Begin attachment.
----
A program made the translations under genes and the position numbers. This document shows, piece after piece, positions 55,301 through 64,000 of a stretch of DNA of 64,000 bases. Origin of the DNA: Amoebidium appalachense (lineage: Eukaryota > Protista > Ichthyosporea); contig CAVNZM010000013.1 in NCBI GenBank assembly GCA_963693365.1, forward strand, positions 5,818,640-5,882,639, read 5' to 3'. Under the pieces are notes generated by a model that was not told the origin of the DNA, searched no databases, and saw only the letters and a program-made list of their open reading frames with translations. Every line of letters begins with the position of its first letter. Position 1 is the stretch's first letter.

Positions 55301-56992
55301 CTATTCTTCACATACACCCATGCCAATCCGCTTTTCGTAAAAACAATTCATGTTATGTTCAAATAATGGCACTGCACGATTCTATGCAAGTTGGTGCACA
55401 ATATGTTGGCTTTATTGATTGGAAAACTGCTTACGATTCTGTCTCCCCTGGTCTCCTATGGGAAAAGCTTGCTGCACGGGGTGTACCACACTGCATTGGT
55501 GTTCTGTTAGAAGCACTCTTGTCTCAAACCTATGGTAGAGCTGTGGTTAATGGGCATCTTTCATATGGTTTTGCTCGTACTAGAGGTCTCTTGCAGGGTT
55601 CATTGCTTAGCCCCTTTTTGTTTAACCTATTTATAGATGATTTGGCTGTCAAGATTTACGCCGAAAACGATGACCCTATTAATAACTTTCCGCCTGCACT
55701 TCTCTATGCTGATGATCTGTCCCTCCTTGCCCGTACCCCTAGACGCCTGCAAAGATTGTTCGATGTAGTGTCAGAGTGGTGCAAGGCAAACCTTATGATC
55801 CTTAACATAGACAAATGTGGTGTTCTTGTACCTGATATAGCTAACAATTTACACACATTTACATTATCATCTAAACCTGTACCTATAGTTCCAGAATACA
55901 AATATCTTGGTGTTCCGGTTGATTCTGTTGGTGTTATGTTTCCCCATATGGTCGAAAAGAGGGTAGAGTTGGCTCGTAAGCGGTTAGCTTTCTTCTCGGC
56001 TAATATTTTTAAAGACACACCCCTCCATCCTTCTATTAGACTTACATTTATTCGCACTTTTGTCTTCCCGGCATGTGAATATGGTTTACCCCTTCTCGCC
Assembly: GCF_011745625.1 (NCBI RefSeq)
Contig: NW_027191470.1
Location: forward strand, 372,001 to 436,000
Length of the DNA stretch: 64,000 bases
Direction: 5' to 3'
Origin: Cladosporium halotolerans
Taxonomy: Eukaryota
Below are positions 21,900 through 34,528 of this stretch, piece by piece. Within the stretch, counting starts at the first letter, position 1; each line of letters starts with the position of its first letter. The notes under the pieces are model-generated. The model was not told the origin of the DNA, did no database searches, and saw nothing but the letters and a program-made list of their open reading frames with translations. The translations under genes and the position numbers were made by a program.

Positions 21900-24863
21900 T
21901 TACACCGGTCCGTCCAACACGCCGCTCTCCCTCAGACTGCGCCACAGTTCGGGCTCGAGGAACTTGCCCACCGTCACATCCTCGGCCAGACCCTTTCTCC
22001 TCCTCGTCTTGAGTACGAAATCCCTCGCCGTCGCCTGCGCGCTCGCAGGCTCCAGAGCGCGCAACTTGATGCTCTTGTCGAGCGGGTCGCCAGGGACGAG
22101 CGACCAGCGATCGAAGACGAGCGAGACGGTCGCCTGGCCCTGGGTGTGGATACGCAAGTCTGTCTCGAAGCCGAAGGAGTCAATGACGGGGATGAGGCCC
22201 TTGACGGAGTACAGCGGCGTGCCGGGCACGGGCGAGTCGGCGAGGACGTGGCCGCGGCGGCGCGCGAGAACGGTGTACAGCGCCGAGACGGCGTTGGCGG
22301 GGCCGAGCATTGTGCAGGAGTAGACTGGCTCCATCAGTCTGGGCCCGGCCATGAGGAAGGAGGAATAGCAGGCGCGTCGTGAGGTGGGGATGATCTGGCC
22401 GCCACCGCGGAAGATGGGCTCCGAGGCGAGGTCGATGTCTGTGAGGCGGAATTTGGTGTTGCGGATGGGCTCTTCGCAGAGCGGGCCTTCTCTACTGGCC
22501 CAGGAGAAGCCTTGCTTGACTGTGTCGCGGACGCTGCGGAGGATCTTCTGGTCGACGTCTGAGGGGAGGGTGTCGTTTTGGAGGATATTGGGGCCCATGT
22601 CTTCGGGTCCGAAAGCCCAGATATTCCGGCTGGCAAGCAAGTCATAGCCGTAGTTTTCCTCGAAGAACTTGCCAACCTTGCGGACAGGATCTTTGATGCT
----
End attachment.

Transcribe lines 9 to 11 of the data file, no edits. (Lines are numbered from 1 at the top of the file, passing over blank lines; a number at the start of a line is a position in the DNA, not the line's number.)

55901 AATATCTTGGTGTTCCGGTTGATTCTGTTGGTGTTATGTTTCCCCATATGGTCGAAAAGAGGGTAGAGTTGGCTCGTAAGCGGTTAGCTTTCTTCTCGGC
56001 TAATATTTTTAAAGACACACCCCTCCATCCTTCTATTAGACTTACATTTATTCGCACTTTTGTCTTCCCGGCATGTGAATATGGTTTACCCCTTCTCGCC
Assembly: GCF_011745625.1 (NCBI RefSeq)